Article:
What Rob Arnott Learned from the Market Meltdown
As you read this, I am having breakfast in the sky, on my way to the Financial Planning Association’s national conference in Denver, Colo. Before the conference begins, I will be spending the afternoon at Janus Funds’ headquarters, attending a training session for advisors called “The Art of Wow.” I have to say, the title alone impresses me.
So I thought I’d take this opportunity to review a great recent breakfast with portfolio sage and fundamental index founder Rob Arnott. We met in August for some sublime oatmeal (yes, oatmeal can be sublime) in midtown Manhattan to discuss portfolio strategy and wound up talking about how you can be right and still lose money. Surprise, surprise—we were talking about lessons from the market meltdown. It’s amazing how that has become the scab that doesn’t heal; we pick and pick at it, trying to understand how we all got hurt, whether we were ourselves overextended or just collateral damage.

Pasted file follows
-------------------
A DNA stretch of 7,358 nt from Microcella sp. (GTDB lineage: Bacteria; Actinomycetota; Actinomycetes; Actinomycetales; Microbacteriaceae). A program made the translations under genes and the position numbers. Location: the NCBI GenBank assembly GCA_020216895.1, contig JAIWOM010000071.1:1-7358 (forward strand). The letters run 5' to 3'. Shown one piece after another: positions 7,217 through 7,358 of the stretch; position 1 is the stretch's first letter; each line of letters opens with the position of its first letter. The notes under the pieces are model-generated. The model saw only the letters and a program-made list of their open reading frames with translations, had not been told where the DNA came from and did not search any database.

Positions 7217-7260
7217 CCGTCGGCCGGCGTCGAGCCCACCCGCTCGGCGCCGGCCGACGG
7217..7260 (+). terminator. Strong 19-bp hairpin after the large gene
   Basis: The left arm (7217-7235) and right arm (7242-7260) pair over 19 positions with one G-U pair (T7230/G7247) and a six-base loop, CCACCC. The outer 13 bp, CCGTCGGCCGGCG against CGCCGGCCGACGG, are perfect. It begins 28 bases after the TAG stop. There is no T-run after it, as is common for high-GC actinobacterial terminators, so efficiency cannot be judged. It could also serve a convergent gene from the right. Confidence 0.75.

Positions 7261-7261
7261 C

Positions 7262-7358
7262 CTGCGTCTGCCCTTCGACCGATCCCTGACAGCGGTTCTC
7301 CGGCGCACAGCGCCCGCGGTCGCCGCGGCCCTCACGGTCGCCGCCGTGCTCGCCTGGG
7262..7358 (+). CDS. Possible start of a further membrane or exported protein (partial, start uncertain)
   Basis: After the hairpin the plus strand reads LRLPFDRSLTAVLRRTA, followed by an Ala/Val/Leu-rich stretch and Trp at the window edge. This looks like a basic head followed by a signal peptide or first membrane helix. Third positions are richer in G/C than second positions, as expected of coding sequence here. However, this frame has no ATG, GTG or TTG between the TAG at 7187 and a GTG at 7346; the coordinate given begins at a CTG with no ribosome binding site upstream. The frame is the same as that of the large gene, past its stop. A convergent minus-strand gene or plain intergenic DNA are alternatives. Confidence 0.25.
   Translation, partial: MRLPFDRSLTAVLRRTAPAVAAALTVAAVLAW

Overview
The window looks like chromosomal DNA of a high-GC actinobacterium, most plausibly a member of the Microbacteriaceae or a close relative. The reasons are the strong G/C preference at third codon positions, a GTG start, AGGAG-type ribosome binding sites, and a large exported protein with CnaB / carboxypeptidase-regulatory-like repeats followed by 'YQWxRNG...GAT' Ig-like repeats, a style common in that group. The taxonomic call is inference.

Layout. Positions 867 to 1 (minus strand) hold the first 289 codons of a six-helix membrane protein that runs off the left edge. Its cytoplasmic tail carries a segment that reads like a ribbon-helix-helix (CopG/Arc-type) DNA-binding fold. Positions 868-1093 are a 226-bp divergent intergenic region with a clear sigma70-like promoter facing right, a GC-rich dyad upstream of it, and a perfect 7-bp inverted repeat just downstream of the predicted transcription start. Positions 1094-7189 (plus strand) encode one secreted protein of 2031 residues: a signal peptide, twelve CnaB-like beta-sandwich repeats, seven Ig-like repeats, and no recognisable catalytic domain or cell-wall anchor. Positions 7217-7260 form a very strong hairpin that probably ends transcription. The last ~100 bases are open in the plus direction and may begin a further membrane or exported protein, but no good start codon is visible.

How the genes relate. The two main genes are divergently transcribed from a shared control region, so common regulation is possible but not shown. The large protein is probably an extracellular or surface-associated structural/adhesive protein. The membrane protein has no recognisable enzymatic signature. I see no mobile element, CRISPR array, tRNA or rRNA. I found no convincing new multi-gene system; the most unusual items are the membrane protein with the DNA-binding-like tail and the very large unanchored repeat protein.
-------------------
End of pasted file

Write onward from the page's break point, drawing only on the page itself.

What did Arnott learn from his experience? “The year 2009 was an eye opener for us because we realized that our profits were squeezed even though we were right,” said Arnott, whose official title is chairman of Research Affiliates. “We were down less than other stock investors but we were still down.” The $40 billion Arnott had under management in August 2008 had turned to $30 billion in February 2009. As of this past August, though, Arnott’s assets under management were back to $53 billion. “A lot of our comeback had to do with credibility we gained,” he observes.
Arnott’s research focus, he says, is on “figuring out the inevitable and its implications.” Take demographics, for example: The United States and Europe have aging populations, similar to that of Japan 10 years ago—what can we learn? Or, consider debt: The U.S. and many other nations are shouldering unmanageable burdens. What does that mean?
These questions translate directly into strategy, and the choices you make about weighting equity and debt allocations. “If you weigh an equity index by price, you own the most expensive issues,” Arnott says. “If you weight a bond index by issue, you load up on the most indebted.” Arnott sees this as an endorsement of his fundamental strategy, which is by its very nature value-oriented. He is “focusing on the answers that work and then patiently riding out the ups and downs.”